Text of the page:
Inaugurated in 2016, the Three Sea Initiative (TSI) represents an international forum aimed at forging stronger bonds between countries that lie in-between the Baltic, Black and Adriatic Seas somewhat inspired by the Polish interwar Intermarium project. In 1919, the British geopolitician Halford J. Mackinder promoted a plan to create a “Middle Tier” of Central-Eastern European states to maintain Germany and Russia separated, which overlapped with the Polish idea of Intermarium. Today, the United States have welcomed warmly the TSI, viewing it as a valuable tool to foster American interests in the so-called “New Europe”. At the same time, pro-Atlanticist Central-Eastern European countries like Poland perceive the TSI as a concrete instrument to build stronger connections with the US in line with their national interests. This article suggests that the contemporary TSI could manifest a re-enactment of Mackinder’s “Middle Tier” strategy promoted by the US and its Central-Eastern European NATO partners. In the same way that the Franco-British bonds with the states of the “Middle Tier” served the purpose of contrasting Germany and Russia in the interwar period, today stronger ties between the US and the “New Europe” within the frame of the TSI could strengthen the position of NATO in Europe, rebalance the role of Western European actors in the EU and counter Russia's influence in the post-Soviet space.
Situated at the crossroads of the Silk Road, Central Asia has been an arena of international competition for centuries. Today, a “New Great Game” appears to be taking place between Russia, China and, to a lesser extent, the United States and the European Union for regional hegemony. In the last two decades, Russia and China formed an “axis of convenience”, both to counter Western influence and to thwart regional challenges; however, this has increasingly turned to rivalry in recent years, with China gradually replacing Russia as the chief power with regard to geo-economic and energy assets in some Central Asian countries. An analysis based on Power Transition Theory points to two possible future scenarios for the rivalry, namely China’s predominance or a Chinese-Russian modus vivendi based on a ‘division of labour’.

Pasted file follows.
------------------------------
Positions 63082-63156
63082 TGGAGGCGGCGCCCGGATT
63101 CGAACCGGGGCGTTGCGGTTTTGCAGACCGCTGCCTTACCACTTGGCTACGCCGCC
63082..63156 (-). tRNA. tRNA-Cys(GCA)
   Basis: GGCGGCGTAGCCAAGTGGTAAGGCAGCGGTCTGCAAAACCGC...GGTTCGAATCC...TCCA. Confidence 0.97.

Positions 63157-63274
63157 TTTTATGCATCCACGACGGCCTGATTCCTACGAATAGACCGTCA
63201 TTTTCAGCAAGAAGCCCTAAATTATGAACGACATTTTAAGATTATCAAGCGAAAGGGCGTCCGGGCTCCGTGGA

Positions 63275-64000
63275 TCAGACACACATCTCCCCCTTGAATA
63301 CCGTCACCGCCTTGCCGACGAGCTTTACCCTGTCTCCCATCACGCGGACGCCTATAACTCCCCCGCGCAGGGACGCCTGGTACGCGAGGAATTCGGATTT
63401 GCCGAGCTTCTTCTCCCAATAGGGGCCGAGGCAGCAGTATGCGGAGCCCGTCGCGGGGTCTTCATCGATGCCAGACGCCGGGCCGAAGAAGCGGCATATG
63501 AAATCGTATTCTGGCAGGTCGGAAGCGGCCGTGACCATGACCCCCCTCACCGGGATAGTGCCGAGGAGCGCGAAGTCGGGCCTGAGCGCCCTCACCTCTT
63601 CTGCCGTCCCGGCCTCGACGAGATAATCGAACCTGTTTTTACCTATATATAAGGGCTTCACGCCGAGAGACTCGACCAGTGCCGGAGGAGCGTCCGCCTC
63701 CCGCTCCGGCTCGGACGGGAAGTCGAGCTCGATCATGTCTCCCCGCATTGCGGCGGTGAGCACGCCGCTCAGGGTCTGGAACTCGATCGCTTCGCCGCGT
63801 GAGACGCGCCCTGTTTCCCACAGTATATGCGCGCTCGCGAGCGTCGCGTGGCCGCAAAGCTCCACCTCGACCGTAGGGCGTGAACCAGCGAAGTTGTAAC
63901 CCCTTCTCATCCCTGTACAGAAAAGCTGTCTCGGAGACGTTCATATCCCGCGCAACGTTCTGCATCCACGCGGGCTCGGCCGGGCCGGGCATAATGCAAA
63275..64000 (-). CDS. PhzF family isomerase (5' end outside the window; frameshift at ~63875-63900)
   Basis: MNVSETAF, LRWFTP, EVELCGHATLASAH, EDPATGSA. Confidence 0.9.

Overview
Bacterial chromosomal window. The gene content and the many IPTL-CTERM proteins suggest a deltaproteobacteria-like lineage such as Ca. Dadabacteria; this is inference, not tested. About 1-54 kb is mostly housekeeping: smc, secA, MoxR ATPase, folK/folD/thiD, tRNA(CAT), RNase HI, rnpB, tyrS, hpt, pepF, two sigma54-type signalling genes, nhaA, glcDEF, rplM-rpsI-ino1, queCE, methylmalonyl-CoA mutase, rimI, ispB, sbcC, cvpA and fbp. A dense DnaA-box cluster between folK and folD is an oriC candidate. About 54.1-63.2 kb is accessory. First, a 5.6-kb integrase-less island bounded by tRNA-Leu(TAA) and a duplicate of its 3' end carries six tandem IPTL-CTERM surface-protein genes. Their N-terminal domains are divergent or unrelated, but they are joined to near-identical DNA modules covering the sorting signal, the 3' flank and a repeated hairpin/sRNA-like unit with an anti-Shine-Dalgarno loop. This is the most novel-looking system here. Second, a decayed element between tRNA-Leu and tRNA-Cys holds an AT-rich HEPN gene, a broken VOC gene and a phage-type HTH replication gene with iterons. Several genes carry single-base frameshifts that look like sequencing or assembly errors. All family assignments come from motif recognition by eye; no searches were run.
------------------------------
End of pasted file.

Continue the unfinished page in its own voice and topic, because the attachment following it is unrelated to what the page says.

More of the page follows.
The article presents a calculation of the economic efficiency of steel trading for sellers on online platforms. A preliminary definition of the technological platform is considered. The main characteristics and advantages for sellers and buyers are listed. The effect of innovation, which is inherent in the metallurgical industry, is indicated. The steel industry is now in the era of digitalization. The demands for more efficient and sustainable production processes are constantly growing. There is a need to facilitate the unhindered flow of financial resources, increase the ability of financial services to the real economy, improve institutional mechanisms and introduce innovations in financial products and services directly for the real economy. An important factor is the promotion of innovation and development of the industry, providing users with additional opportunities and services, as well as the sharing of resources and mutually beneficial cooperation.
The article attempts to reveal if it is possible to make a differentiated analysis of the global dimension of populism by systematizing foreign (mainly) and domestic studies. This allowed us to correlate the theoretical and comparative developments of research on populism, on the one hand, and the relevant, traditional problem areas of the international relations theory. This approach helped us to demonstrate both the existing and potential possibilities for a differentiated analysis of the global aspects of populism. The scientific novelty of the article lies in determining the possibilities of the academic field for the analysis of the foreign policy effects of populism. As a result of the study, the author concluded that the foreign policy positions and policies of populists derive from domestic politics and their opposition to traditional elites. Structural pressure (pressure of the international environment) and the adoption of the rules of the game after coming to power, even if the anti-elite discourse is maintained, make attempts to typify and classify populist foreign policy positions extremely complex and often unproductive